National Drought Summary for Nov. 8, 2022 |

National Drought Summary for Nov. 8, 2022

By Brad Rippey, U.S. Department of Agriculture and Brian Fuchs, National Drought Mitigation Center

The week of Nov. 8 continued with another active weather pattern over portions of the Pacific Northwest as well as into the central Plains and Midwest. With widespread heavy rain from Kansas into Wisconsin as well as portions of the lower Mississippi River valley, some areas recorded significant precipitation during the period. Temperatures over the eastern half of the country were above normal, some significantly, while most of the West was cooler than normal. A continued wet pattern over the Pacific Northwest as well as portions of the Midwest has allowed for continued improvement to drought intensities, especially in areas that are receiving abundant precipitation. Dryness continues to build over eastern portions of the Midwest and into the Southeast as well as along the Gulf Coast.

Dry conditions dominated most of the region, with just a few pockets of rain taking place in the last week. Temperatures were well above normal for the region with most areas 12-15 degrees above normal. With the continued warm temperatures and dryness, abnormally dry conditions were expanded over central Pennsylvania, into Maryland and in portions of both northern and southern New Jersey, where moderate drought also expanded slightly in the north.
Temperatures were well above normal, with most areas 9-12 degrees above normal for the week and pockets in the Carolinas that were 12-15 degrees above normal. Most of the region was dry, but some areas recorded well-above-normal precipitation. Most of Mississippi as well as western portions of Virginia, North Carolina and South Carolina and portions of central Florida all had above-normal precipitation, with areas of Mississippi over 200% of normal. Some improvements were made to moderate and severe drought as well as abnormally dry conditions where the greatest rains occurred. Degradation was widespread as dryness over the short term has started to impact the region. Severe drought was expanded over a large portion of central Georgia and into northern Florida. Moderate drought expanded over Georgia as well as portions of South Carolina and into southern North Carolina. Severe drought expanded over western North Carolina while more abnormally dry conditions were reflected over Alabama. It appears that a tropical storm system will be sweeping through the area that may potentially put an end to some of the recently observed dryness.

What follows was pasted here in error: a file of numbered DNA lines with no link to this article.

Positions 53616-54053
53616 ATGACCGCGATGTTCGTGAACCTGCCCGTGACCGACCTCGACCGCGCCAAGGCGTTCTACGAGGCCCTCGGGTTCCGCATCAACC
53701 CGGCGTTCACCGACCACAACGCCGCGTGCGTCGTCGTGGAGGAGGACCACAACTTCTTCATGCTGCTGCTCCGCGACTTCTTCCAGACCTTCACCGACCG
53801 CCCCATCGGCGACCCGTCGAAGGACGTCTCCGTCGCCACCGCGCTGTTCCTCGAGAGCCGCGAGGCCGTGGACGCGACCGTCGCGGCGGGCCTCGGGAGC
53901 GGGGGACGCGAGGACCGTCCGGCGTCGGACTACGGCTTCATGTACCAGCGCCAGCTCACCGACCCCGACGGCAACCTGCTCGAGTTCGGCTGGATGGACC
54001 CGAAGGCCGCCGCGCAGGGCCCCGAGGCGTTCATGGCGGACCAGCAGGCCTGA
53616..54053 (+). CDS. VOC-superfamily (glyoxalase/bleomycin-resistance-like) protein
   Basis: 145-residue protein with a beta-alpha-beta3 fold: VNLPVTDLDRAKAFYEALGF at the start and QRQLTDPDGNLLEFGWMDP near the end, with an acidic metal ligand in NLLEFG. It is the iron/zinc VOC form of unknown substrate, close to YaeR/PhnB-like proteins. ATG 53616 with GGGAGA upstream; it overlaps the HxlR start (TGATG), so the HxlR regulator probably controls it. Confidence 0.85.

Temperatures over the region were well above normal, with departures of 6-9 degrees above normal during the week. Only areas of the panhandles of Texas and Oklahoma were near normal. The wettest areas of the region were in eastern Oklahoma, northeast and south Texas, Arkansas and Louisiana, where some areas recorded over 200% of normal rain. Much of central and west Texas and central Oklahoma missed out on any rains. A full category improvement to the drought intensities was made over much of Arkansas, western Louisiana, and eastern Texas. Severe drought was expanded over portions of southern Louisiana where much of the recent rain has missed. Drought intensities were expanded slightly in northeast Oklahoma and central portions of Texas due to a mixture of short- and long-term drought issues.